Arctic Ice Melts Are Affecting Polar Bears In Unexpected Ways


Arctic Ice Melts Are Affecting Polar Bears In Unexpected Ways

As the Arctic’s ice slowly drifts away, polar bears are working harder just to get back to their own homes after hunting for food.

American scientists have tracked polar bears for nearly 30 years. New research shows that the bears have increased their overall activity levels over time.  

Polar bears’ normal routine is to hang out near holes in the ice, waiting to catch and eat seals seals as they come up for air. Unfortunately, the thinning ice pack drifts faster than in the past, and therefore the bears must travel greater distances to return to their territory.  

David Douglas, a wildlife biologist at the United States Geological Survey’s (USGS) Alaska Science Center explained that, “If the drift is faster, and that prevailing drift is to the west, than in order for an Alaskan polar bear to remain an Alaskan polar bear, it must walk further or faster to the east on the ‘treadmill,’ or it will end up in Russia.”

The USGS study compared the movements and activities of tagged female polar bears from the period from 1987 to 1998 with a group between 1999 and 2013.

Douglas told reporters that, “We find that the bears in the recent period are 9-13% more active to compensate for the ice motion.”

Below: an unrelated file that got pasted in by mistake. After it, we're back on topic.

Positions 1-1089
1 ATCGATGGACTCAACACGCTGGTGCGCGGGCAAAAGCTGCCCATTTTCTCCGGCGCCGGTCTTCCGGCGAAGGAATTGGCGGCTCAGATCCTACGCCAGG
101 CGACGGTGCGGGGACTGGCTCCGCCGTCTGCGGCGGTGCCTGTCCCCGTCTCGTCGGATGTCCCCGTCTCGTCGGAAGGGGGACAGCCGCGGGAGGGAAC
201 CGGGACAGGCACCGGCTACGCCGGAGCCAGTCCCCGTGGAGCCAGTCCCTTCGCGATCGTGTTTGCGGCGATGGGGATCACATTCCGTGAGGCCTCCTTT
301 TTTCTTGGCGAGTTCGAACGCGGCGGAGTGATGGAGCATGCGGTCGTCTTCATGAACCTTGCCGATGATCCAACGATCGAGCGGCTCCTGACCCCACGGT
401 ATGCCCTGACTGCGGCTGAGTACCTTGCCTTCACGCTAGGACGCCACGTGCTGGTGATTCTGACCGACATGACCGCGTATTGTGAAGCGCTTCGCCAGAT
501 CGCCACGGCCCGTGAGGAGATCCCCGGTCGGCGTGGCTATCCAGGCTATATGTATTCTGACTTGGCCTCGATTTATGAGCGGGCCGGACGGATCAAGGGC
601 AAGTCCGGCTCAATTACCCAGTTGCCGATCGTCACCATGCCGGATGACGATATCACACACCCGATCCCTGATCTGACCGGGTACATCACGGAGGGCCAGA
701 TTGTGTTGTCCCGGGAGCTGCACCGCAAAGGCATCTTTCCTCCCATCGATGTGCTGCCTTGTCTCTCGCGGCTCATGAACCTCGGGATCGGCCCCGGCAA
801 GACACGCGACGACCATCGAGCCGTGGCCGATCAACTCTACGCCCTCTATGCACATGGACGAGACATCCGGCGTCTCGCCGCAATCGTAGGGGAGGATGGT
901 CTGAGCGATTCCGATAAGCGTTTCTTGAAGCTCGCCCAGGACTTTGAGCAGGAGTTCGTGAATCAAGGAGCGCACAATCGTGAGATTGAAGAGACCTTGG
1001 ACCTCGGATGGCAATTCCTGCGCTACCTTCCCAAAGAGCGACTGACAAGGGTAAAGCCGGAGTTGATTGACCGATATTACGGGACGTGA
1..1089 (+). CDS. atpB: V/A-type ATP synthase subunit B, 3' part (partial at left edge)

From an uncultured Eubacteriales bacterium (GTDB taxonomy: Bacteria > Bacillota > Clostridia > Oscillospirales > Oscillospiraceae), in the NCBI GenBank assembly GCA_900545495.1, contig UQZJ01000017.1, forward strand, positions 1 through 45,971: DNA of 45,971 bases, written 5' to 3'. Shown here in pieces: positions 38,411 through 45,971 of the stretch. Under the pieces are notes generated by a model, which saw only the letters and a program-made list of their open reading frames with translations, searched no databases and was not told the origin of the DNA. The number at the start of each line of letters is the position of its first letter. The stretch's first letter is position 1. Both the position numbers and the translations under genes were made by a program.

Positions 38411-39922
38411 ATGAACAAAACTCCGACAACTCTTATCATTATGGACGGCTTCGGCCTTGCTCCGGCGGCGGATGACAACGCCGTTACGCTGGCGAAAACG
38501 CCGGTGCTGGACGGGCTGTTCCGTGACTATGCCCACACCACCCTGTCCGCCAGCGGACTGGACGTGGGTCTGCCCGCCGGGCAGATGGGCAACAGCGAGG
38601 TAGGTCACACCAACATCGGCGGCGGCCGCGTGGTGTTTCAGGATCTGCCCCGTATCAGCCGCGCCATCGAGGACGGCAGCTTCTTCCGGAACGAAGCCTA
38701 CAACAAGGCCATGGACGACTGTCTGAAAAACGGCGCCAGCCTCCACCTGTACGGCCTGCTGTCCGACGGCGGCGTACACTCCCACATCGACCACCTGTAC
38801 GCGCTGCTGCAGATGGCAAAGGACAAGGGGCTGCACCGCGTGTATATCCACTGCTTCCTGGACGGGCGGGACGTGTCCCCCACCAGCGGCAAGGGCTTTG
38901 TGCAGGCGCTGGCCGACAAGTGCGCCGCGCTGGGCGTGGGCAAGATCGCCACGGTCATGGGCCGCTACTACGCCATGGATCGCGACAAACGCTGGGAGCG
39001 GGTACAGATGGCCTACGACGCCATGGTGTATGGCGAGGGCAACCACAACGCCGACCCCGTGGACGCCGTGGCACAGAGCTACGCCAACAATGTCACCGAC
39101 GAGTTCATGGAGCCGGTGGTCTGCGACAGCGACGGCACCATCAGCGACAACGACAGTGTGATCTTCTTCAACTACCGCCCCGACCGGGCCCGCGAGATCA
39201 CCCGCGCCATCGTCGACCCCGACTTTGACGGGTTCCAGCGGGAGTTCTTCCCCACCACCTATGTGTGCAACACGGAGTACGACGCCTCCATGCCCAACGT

The USGS partnered with scientists at the University of Wyoming to try to determine the number of calories the bears need to ingest in order to fuel the additional travel.

The specialists calculated that the additional required calories is an increase of 2 to 7% from the older timeframe. That uptick in necessary calories equates to one to four extra seals per year.

Douglas noted that, “Now, you might think that’s not a tremendous amount, but you have to keep in mind that that’s happening at the same time as their habitat to hunt seals is shrinking. So, it’s kind of a double whammy.”

Douglas further added that, “Where this may be particularly significant is in the recruitment of young into the population because the number of extra seals needed to compensate for the ice drift is higher for a mother that’s trying to nurture one-year-olds or two-year-olds; perhaps she’s got twins. Single adults may be able to survive this kind of stuff but it is the young that may be most vulnerable to this increased stress.”

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